Google Maps returns to Apple's iPhone, adds turn-by-turn navigation
Nearly three months after Apple (NASDAQ:AAPL) replaced Google's (NASDAQ:GOOG) preloaded mapping services with its own Apple Maps platform, Google Maps is once again available to iOS device users, this time as a native application offered for download from the App Store.
Google Maps for iOS shows 2D and 3D views.
Google released the eagerly awaited Maps app late Wednesday evening. The free app is highlighted by turn-by-turn voice navigation, a feature absent from the preinstalled iOS version because of multiple disputes between Google and Apple, as well as vector-based map images available in 2D or 3D views. Google Maps also integrates live traffic conditions, public transit data and details on more than 80 million businesses and points of interest, complete with Street View and Business Photos images, contact information, user ratings and reviews.
Google is additionally releasing the Google Maps SDK for iOS, enabling third-party developers to integrate mapping data and services into their own apps. The SDK features vector-based maps enabling users to rotate and tilt views with simple gestures inside your app. Developers also can tweak the maps view to include information like traffic conditions and control camera positions in 3D. Developers can also have their iOS apps launch the Google Maps for iPhone app using a URL scheme.
Google is rolling out Maps for iOS to iPhone and iPod touch devices running iOS 5.1 and higher. The app is available in more than 40 countries and 29 languages, including English, Chinese, Dutch, French, German, Italian, Japanese and Spanish.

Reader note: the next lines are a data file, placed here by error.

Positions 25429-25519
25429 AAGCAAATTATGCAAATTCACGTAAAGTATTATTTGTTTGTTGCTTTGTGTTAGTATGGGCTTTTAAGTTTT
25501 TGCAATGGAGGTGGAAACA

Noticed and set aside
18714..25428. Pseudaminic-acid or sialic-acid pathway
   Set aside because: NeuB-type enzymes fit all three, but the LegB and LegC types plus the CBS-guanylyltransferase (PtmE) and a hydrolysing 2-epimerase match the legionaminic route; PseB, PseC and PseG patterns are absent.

Google Maps for iOS arrives in the App Store almost six months to the day after Apple revealed plans to dump preloaded Google services like Maps and YouTube with its iOS 6 operating system update. Sources later told The New York Times that Google was blindsided by Apple's decision to end their longstanding mapping relationship and did not begin work on Maps for iOS until after Apple publicly announced its own maps service.
Apple Maps officially launched in September. Consumers have been harshly critical of the platform, identifying dozens of inaccuracies including missing roads, misplaced landmarks and mislabeled businesses. Apple CEO Tim Cook later issued a public apology for the project, vowing dramatic improvements.
"The reason we did Maps is we looked at this, and we said, 'What does the customer want? What would be great for the customer?'" Cook said in a wide-ranging interview with BusinessWeek published earlier this month. "We wanted to provide the customer turn-by-turn directions. We wanted to provide the customer voice integration. We wanted to provide the customer flyover. And so we had a list of things that we thought would be a great customer experience, and we couldn't do it any other way than to do it ourselves… And the truth is it didn't live up to our expectations. We screwed up."
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